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Bald Eagles of Alaska - Section: 13 Page: 95 - Perspectives on the Breeding Biology of Bald Eagles in Southeast Alaska

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Perspectives on the Breeding Biology of Bald

Eagles in Southeast Alaska

Scott M Gende
U.S. Forest Service, Forestry Sciences Lab., Juneau, AK

Southeast Alaska (hereafter Southeast) has one of the highest densities of breeding Bald
Eagles in North America (Gende et al. 1997). With relatively pristine habitat, low levels
of disturbance and minimal contaminant influence, Southeast is a prime area to study
factors that naturally regulate population levels, reproduction and general ecology of Bald
Eagles. My several years of field research with hundreds of hours of observation of Bald
Eagles have led to some perspectives on the breeding biology of eagles in Southeast. I
will discuss some of these observations in context of other research that has been done on
the life history of Bald Eagles and suggest potential topics for future research.

Three distinct stages of reproduction for eagles in Southeast will be discussed: pre-laying,
incubation and nestling. The post-fledging period is also an extremely important period
as fledglings exhibit the highest rates of mortality during the first year out of the nest
(e.g., McCollough 1986, Hodges et al. 1987). Although I have observed adults feeding
fledglings for 3 weeks after they leave the nest, I have little insight concerning the post-
fledging ecology and thus will not discuss this period (I). (The numbers in the text such
as (I) refer to text found in the section entitled Potential Research Questions). All related
research questions are listed by number at the end of the manuscript.


The pre-laying stage of reproduction is the time when nesting activities resume in the
spring (e.g., courtship, talon-locking, nest building) to the time just before females lay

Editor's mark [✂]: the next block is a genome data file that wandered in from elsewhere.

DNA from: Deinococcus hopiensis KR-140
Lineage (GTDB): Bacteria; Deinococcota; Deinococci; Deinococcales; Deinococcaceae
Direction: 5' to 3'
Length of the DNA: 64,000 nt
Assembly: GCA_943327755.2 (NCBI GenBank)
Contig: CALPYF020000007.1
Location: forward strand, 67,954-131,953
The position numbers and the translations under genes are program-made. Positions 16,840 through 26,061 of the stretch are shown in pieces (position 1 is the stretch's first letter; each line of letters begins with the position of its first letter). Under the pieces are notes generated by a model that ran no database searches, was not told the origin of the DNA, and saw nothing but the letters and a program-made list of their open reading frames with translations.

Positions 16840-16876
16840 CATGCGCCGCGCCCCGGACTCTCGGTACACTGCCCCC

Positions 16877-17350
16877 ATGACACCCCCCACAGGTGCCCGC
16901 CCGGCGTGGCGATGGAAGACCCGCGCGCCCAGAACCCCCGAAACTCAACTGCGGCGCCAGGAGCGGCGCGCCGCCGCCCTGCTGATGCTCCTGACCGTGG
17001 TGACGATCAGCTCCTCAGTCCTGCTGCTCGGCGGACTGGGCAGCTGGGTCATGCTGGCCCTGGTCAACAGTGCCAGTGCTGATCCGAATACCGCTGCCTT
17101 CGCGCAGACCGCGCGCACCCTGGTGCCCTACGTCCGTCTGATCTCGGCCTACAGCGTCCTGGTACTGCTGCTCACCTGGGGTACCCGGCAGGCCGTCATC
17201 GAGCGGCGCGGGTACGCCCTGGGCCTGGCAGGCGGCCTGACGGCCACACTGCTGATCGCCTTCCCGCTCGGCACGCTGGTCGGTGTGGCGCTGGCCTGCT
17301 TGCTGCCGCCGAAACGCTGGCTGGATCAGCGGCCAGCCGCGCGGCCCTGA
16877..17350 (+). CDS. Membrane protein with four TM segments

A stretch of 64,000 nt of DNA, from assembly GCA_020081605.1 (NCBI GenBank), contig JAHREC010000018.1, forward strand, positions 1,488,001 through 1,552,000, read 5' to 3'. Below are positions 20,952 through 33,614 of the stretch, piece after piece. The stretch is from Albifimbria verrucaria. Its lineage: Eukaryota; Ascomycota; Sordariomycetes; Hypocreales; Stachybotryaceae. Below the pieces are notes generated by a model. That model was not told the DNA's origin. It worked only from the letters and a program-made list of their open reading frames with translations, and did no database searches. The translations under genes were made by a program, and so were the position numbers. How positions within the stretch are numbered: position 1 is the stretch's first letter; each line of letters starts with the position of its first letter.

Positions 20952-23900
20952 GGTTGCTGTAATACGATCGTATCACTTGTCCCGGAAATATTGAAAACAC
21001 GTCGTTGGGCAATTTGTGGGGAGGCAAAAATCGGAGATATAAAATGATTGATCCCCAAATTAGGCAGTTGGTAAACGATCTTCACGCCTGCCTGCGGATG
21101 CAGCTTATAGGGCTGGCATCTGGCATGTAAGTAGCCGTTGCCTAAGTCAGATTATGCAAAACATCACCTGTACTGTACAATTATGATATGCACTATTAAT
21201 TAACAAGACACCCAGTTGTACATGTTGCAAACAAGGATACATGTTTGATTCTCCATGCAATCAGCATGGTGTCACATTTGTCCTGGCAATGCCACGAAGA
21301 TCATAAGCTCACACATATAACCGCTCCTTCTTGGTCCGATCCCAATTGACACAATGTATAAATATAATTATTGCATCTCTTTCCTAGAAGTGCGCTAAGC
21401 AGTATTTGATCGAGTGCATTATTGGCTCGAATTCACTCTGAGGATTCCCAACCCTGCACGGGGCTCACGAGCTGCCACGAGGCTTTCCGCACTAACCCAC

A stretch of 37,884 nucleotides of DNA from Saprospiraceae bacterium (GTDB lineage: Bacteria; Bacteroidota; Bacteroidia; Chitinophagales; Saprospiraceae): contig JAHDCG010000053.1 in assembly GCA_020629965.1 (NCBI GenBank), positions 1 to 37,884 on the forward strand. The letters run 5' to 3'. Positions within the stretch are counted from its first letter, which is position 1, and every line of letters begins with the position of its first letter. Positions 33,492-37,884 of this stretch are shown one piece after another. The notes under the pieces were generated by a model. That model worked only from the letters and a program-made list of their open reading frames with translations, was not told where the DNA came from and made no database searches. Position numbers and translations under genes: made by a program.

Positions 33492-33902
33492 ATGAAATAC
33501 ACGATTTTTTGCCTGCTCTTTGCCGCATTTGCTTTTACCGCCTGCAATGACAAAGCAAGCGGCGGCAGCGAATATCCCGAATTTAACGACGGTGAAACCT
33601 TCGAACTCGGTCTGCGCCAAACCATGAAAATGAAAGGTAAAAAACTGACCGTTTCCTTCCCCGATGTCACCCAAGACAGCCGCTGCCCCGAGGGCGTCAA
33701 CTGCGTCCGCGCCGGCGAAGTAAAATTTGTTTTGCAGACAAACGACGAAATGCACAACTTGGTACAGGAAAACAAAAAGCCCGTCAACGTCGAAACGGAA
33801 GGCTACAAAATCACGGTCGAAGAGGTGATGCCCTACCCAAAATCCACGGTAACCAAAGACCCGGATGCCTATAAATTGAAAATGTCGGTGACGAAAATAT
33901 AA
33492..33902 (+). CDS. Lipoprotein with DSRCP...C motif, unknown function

their first egg. The pre-laying period cannot be defined as the time breeding pairs arrive
on the territories, because the population of adult eagles in Southeast is thought to be
non-migratory (Sidle et al. 1986). Some sub-adults will migrate south during the winter
but many adults stay and, in fact, exhibit fidelity to their nest sites throughout the winter
(Hodges et al. 1987, Kralovec 1994). This does not mean territorial adults will not stray
from the territory. On the contrary, eagles are often on the move in the winter, traveling
between food patches (e.g., to the winter chum run in the Chilkat River) for up to 10 d at
a time (Kralovec 1994). Throughout the winter, pairs will return to the nest territory for
brief periods to re-establish their claim. For eagles to be non-migratory, there must be
sufficient food during the winter. Sporadic trapping efforts have provided some evidence
that food levels in Southeast are sufficient during the winter. For example, in January
1995, Phil Schempf and I trapped an adult female that weighed nearly 7.4 kg, much
heavier than normal mass estimates of eagles.


Tag: chilkat contaminant ecology fledging fledglings hodges juneau kralovec mccollough nestling postfledging



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